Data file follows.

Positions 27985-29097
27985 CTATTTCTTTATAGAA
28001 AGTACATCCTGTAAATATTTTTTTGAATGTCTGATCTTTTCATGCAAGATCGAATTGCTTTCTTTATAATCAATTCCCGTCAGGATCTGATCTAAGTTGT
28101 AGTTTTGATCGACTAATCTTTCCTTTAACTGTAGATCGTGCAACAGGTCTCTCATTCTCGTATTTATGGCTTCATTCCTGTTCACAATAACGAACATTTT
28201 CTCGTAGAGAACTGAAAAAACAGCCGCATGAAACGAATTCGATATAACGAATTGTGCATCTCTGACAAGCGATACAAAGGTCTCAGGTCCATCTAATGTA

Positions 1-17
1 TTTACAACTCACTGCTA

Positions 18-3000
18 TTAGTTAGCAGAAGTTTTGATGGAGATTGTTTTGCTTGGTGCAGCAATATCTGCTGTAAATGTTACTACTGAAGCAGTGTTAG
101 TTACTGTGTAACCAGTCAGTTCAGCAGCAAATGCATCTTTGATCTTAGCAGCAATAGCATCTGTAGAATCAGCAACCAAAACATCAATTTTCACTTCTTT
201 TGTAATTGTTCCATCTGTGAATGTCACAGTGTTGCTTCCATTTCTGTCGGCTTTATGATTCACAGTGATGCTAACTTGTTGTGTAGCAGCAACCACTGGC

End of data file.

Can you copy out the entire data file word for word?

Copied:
Positions 27985-29097
27985 CTATTTCTTTATAGAA
28001 AGTACATCCTGTAAATATTTTTTTGAATGTCTGATCTTTTCATGCAAGATCGAATTGCTTTCTTTATAATCAATTCCCGTCAGGATCTGATCTAAGTTGT
28101 AGTTTTGATCGACTAATCTTTCCTTTAACTGTAGATCGTGCAACAGGTCTCTCATTCTCGTATTTATGGCTTCATTCCTGTTCACAATAACGAACATTTT
28201 CTCGTAGAGAACTGAAAAAACAGCCGCATGAAACGAATTCGATATAACGAATTGTGCATCTCTGACAAGCGATACAAAGGTCTCAGGTCCATCTAATGTA

Positions 1-17
1 TTTACAACTCACTGCTA

Positions 18-3000
18 TTAGTTAGCAGAAGTTTTGATGGAGATTGTTTTGCTTGGTGCAGCAATATCTGCTGTAAATGTTACTACTGAAGCAGTGTTAG
101 TTACTGTGTAACCAGTCAGTTCAGCAGCAAATGCATCTTTGATCTTAGCAGCAATAGCATCTGTAGAATCAGCAACCAAAACATCAATTTTCACTTCTTT
201 TGTAATTGTTCCATCTGTGAATGTCACAGTGTTGCTTCCATTTCTGTCGGCTTTATGATTCACAGTGATGCTAACTTGTTGTGTAGCAGCAACCACTGGC